David Erdos (University of Cambridge – Faculty of Law; Trinity Hall) has posted “The UK and the EU Personal Data Framework After Brexit: Another Switzerland?” on SSRN. Here is the abstract:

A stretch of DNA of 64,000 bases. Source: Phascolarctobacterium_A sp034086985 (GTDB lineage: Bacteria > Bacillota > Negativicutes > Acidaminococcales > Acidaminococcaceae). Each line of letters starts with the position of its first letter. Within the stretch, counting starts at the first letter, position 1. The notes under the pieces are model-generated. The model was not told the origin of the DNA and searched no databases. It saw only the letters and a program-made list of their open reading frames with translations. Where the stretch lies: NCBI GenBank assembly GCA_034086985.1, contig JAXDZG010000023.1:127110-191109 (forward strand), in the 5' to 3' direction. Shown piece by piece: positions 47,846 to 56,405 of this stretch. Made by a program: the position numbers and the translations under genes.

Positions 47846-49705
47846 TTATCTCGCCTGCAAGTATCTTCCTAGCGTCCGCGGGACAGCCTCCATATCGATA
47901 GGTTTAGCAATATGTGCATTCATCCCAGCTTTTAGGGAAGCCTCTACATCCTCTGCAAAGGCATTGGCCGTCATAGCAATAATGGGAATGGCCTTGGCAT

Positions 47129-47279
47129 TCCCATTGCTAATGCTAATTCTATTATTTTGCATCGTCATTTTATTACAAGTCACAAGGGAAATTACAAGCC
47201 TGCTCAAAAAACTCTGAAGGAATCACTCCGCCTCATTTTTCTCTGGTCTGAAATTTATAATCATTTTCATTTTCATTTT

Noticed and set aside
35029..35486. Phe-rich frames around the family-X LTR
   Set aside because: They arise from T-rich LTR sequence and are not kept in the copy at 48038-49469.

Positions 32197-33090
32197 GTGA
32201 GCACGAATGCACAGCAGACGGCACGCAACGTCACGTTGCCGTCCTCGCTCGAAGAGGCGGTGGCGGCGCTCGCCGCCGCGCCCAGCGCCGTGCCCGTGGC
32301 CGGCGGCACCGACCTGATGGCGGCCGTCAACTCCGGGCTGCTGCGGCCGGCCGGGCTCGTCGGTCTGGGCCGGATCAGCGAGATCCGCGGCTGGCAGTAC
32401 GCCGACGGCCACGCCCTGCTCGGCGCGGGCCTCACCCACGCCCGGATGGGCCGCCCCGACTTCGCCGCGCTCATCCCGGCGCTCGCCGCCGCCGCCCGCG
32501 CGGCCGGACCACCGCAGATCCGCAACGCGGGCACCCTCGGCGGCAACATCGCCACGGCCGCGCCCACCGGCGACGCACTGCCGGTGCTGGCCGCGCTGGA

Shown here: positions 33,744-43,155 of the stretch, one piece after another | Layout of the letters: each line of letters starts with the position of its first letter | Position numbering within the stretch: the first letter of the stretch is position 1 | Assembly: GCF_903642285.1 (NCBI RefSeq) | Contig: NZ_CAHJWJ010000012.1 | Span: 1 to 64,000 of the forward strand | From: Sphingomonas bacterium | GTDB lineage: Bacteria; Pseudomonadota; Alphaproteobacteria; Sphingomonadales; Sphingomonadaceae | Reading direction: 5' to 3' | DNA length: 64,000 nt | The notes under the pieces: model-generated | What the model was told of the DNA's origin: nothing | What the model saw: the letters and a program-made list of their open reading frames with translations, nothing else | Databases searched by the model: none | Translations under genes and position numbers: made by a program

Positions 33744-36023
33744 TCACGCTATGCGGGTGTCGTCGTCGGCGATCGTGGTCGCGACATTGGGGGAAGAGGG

The UK-EU Trade and Cooperation Agreement sets out a pathway for the UK to have the closest relationship on personal data with the EU outside of the European Economic Area (EEA) and Switzerland. This is principally apparent in the area of justice and security where there is very extensive provision for data exchange including DNA and fingerprints. This exchange rests on specified common standards and will likely be complemented by the first ever EU adequacy agreement under the Law Enforcement Directive. In some contrast, understandings in the general area of data protection (at least outside direct marketing) point only to mutual adequacy. Whilst mandating “essentially equivalent” (GDPR, recital 104) protection, significant flexibility is retained. Given the UK’s distinct approach to data protection, the EU may find that it adopts a more divergent approach in the medium term than, for example, Switzerland. Bona fide implementation of the Council of Europe’s Data Protection Convention 108+ may provide a good lodestar for a more graduated regime which also seeks to clearly reconcile data protection with competing rights. The paper tentatively examines what that might entail for the proactive transparency rules, sensitive data regime, integrity provisions and specific restrictions. Any such reform would require great care and should not detract from the need for much more effective practical enforcement.